FEWER than 400 first home buyers have been paid a $15,000 grant introduced by the NSW government last October as a centrepiece of its plans to stimulate the new housing market.
The Treasurer, Mike Baird, announced in last year’s budget the $7000 grant for first home buyers of new and existing properties would be axed from September 30. It was replaced with the $15,000 benefit for first home buyers who purchase newly built dwellings or off-the plan properties valued at up to $650,000.
At the time, Mr Baird said he expected the new grant, along with other measures, to stimulate the construction of new dwellings in NSW.
But figures supplied by the Office of State Revenue reveal that in October, the first month the new grant was available, only 50 were paid. In November, 156 grants were paid and in December, 172.
This compares with 233 grants paid to first home owners for new homes in October 2011, under the old scheme (although these figures include grants applied for in previous months). In November of that year, 293 grants were paid, while the figure for December was 237.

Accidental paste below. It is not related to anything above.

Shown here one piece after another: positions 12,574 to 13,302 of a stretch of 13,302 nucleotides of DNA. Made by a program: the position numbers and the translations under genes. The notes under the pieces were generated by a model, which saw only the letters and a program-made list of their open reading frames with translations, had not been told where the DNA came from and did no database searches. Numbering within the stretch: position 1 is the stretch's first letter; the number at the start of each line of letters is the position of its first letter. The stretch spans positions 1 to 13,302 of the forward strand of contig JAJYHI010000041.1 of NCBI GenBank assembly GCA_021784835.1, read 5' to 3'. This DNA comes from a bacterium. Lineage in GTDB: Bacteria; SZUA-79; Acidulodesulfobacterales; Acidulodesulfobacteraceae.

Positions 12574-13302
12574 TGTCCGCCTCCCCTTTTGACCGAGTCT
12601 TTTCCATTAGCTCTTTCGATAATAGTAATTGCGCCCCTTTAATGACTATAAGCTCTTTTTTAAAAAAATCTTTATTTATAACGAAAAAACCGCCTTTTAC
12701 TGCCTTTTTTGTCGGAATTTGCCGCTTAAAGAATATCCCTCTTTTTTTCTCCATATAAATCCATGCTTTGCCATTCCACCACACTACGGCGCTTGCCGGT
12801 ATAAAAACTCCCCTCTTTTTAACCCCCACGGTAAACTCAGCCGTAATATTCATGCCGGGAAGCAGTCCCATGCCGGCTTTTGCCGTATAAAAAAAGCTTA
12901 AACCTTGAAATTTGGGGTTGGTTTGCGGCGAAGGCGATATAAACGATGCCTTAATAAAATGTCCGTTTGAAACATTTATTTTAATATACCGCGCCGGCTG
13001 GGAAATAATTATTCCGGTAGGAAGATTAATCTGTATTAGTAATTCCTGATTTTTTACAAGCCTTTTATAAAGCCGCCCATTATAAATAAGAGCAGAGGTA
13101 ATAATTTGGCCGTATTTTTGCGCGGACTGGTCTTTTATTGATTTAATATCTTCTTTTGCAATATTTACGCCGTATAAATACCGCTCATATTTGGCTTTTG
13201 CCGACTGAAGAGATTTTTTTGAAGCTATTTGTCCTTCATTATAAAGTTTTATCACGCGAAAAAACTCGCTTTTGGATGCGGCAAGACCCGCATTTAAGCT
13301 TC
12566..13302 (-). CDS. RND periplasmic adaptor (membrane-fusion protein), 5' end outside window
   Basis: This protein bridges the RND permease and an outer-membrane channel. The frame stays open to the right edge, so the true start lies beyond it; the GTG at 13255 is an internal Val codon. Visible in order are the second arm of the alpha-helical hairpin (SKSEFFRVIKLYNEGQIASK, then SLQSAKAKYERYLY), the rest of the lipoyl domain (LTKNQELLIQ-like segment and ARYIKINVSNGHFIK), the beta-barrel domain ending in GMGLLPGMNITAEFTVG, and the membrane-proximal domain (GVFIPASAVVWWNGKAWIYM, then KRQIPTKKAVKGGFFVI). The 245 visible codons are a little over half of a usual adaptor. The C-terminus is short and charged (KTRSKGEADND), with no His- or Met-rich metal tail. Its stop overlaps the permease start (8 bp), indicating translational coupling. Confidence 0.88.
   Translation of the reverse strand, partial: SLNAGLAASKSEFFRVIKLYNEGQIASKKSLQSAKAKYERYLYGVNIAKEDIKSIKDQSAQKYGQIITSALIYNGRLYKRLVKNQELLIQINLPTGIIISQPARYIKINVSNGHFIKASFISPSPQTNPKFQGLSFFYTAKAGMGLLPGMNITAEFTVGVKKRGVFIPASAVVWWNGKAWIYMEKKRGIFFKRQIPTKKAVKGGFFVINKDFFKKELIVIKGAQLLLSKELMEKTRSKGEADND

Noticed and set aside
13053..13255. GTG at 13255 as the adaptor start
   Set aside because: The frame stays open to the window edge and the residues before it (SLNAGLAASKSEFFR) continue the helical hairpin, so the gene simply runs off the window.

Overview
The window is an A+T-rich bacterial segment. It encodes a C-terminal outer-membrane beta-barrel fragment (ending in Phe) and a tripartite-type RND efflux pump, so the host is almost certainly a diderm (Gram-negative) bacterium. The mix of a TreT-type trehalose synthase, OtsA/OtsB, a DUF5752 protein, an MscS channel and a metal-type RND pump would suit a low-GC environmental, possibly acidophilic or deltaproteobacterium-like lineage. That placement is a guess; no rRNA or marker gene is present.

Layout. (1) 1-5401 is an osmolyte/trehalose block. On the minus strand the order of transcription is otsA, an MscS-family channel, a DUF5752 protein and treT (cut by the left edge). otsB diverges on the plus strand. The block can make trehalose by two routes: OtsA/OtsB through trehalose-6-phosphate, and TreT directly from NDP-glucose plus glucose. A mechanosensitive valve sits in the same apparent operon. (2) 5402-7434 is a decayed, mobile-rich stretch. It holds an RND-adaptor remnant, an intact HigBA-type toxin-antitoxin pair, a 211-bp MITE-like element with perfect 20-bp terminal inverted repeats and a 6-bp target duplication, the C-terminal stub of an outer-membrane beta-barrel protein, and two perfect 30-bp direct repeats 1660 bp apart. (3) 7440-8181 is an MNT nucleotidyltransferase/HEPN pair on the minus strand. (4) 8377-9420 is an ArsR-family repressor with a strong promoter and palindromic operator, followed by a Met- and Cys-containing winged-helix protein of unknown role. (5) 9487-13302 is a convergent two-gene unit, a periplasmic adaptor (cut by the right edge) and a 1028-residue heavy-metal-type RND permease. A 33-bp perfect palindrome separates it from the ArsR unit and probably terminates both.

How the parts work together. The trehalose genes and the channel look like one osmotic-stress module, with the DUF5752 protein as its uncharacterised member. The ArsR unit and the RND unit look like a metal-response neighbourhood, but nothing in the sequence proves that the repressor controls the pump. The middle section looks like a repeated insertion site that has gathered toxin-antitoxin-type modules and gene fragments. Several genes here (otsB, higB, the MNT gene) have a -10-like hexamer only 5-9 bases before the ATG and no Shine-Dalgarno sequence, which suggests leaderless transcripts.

Mr Baird argued the latest figures were an improvement on the previous year.
”Housing finance and first home owner grants are both up for new dwellings so early evidence suggests our policy of targeting incentives to improve supply is working,” he said.
For the three months to the end of 2011, only 763 of the grants were for new houses, whereas the figure for the same period last year is 1090. However, the 2012 figure includes grants carried over from under the old scheme.
Saul Eslake, the chief economist at Bank of America Merrill Lynch, said the figures showed ”a slow start” for the scheme.
Mr Eslake said that first home owner grants were ”a complete waste of money” as they inflate the price of housing and do very little to increase home ownership.
However, he strongly supported the NSW government’s decision to replace the $7000 grant for existing homes with the $15,000 grant for new properties.
”If you are going to waste money in this way, at least by restricting it to people who buy new houses you are no longer bumping up the price of established dwellings and at least providing some inducement for the purchase of new housing,” Mr Eslake said.
The slow initial take-up of the grant may have to do with the general apprehension of would-be home buyers across Australia, Mr Eslake suggested.
The reasons for this included people being reluctant to take on more debt, a higher level of unemployment among younger people and a belief that house prices have yet to bottom out.
Data released by the Bureau of Statistics two weeks ago showed the number of home loans taken out by first home buyers in NSW fell to a 20-year-low in November. Just 1383 home loans were taken out.
The original release of this article first appeared on the website of Hangzhou Night Net.